VATICAN CITY (CNS) -- Interreligious dialogue can combat climate change by tapping into the "profound richness" of faith traditions to promote a sense of "ecological responsibility" and conversion, Pope Francis said.
Welcoming a delegation of Cambodian Buddhists to the Vatican Jan. 19, the pope called for "dialogue at all levels" to seek solutions for repairing the broken relationship between humanity and nature. "This, however, cannot take place without a change of heart, visions and practices," he noted.
The Buddhist delegation traveled to the Vatican to meet with officials from the Dicastery for Promoting Interreligious Dialogue. They chose the theme "Ecological Conversion" for their gathering in Rome.
Referencing his 2015 encyclical "Laudato Si', on Care for Our Common Home," Pope Francis said ecological conversion entails turning "what is happening to the world into our own personal suffering," which results in a sense of personal responsibility toward the planet.
"Ecological conversion happens when the human roots of the present environmental crisis are named," the pope told the delegation, and "when true repentance leads to the slowing or halting of trends, ideologies and practices that are hurtful and disrespectful to the earth."
To create a culture of care for the Earth, Pope Francis said, individuals also must commit themselves to healing societal wounds "inflicted by greed, excessive search for financial profits, lack of solidarity with neighbors and disrespect for the environment."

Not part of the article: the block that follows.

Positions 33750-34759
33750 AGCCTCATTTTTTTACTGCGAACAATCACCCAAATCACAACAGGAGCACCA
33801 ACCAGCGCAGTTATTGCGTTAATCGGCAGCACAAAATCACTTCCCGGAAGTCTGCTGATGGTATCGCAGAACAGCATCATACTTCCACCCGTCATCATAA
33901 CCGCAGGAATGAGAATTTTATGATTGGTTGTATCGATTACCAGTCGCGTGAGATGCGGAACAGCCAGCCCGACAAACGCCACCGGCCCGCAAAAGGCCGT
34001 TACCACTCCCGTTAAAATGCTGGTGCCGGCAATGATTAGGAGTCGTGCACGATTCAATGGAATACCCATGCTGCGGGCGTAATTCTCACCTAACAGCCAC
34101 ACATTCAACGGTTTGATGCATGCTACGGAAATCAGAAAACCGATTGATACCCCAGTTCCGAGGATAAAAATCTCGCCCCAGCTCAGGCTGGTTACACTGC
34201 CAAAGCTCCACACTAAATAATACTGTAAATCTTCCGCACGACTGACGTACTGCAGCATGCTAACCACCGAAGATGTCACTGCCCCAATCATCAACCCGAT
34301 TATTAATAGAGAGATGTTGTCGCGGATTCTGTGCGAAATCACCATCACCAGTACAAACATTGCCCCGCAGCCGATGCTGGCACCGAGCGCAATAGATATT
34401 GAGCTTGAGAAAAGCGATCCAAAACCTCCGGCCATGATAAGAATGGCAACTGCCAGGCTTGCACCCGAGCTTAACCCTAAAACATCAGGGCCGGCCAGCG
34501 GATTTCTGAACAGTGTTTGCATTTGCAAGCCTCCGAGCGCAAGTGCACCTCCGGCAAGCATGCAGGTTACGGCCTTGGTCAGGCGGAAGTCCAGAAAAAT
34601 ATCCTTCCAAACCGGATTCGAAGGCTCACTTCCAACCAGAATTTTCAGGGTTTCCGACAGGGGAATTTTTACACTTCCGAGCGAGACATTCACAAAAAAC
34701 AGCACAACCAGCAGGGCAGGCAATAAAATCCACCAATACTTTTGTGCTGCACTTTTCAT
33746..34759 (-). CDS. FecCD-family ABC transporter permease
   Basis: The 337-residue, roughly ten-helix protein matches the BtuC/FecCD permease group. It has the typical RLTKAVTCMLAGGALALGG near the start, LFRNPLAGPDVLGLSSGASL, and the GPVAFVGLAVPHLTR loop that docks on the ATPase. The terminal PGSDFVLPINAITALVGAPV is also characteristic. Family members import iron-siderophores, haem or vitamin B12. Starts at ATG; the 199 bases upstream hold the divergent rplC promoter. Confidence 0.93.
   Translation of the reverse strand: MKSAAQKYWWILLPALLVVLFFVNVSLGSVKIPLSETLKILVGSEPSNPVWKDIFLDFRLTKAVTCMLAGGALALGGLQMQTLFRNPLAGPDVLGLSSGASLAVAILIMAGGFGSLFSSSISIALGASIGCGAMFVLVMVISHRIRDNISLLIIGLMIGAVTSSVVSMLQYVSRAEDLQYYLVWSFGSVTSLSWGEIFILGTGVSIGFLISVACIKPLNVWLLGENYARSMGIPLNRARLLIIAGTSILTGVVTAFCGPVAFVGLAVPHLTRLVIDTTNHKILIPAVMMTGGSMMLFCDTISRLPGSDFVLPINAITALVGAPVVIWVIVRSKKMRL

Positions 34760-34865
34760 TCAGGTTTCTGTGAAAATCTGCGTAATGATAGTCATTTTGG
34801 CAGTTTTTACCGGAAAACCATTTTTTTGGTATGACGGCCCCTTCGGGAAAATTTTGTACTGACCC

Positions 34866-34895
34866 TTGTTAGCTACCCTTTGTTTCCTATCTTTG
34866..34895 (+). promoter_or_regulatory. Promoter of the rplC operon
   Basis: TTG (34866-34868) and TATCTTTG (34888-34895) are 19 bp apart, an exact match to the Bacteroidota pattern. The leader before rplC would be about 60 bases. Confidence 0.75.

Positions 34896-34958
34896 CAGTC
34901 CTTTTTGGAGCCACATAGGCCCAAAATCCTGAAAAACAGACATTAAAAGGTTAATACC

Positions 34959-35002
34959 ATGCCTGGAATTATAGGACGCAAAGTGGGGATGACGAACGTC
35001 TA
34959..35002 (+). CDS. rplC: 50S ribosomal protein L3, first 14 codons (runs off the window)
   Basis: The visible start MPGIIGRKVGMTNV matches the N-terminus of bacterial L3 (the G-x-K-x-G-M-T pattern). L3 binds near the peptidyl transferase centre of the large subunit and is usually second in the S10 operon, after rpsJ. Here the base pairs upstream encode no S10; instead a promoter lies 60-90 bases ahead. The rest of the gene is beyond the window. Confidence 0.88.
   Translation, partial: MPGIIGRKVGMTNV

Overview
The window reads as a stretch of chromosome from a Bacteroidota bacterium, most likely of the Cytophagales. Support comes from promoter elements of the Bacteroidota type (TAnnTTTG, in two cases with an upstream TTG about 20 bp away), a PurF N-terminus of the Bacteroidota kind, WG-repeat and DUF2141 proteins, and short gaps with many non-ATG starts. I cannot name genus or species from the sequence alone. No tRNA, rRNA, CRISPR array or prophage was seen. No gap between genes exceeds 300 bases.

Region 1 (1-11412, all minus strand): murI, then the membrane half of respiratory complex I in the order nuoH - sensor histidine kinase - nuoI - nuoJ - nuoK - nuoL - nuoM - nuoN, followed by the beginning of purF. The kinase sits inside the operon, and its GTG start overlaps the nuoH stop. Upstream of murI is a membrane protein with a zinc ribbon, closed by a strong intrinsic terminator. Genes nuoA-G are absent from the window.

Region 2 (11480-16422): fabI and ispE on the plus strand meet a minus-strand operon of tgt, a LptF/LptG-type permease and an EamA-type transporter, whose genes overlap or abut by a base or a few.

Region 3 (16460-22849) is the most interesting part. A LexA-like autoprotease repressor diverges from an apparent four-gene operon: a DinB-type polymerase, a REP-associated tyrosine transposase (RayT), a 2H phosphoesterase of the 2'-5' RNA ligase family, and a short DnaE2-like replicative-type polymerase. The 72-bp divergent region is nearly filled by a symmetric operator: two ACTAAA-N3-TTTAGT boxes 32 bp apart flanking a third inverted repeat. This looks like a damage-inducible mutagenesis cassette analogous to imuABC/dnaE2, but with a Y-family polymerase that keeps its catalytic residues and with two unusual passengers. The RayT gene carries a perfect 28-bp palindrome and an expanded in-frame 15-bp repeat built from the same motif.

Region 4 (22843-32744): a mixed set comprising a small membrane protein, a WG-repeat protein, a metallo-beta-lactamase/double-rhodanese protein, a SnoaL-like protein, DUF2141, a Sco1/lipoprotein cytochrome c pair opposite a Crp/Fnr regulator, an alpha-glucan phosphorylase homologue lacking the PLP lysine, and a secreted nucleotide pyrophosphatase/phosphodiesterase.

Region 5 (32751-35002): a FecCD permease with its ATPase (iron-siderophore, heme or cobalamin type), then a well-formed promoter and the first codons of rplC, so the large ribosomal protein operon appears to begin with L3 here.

He cited the Buddhist practice of "metta," which involves not harming living things, and living a simple lifestyle as examples of how Buddhists "can achieve a compassionate protection for all beings" and related them to the Christian calling to be faithful stewards of God's creation.
Ecological considerations must be taken even when addressing societal problems not expressly linked with the environmental crisis such as poverty and the mistreatment of marginalized people, the pope said.
"They must be fought with comprehensive strategies that promote awareness of the fundamental fragility of our environments."
Pope Francis told the delegation, which included representatives from Cambodia's civil society and Bishop Olivier Schmitthaeusler, apostolic vicar of Phnom Penh, that interreligious cooperation is ultimately two-fold: it reconciles people with each other, enabling them "to live peacefully as brothers and sisters," and it reconciles them "to the environment in which they live."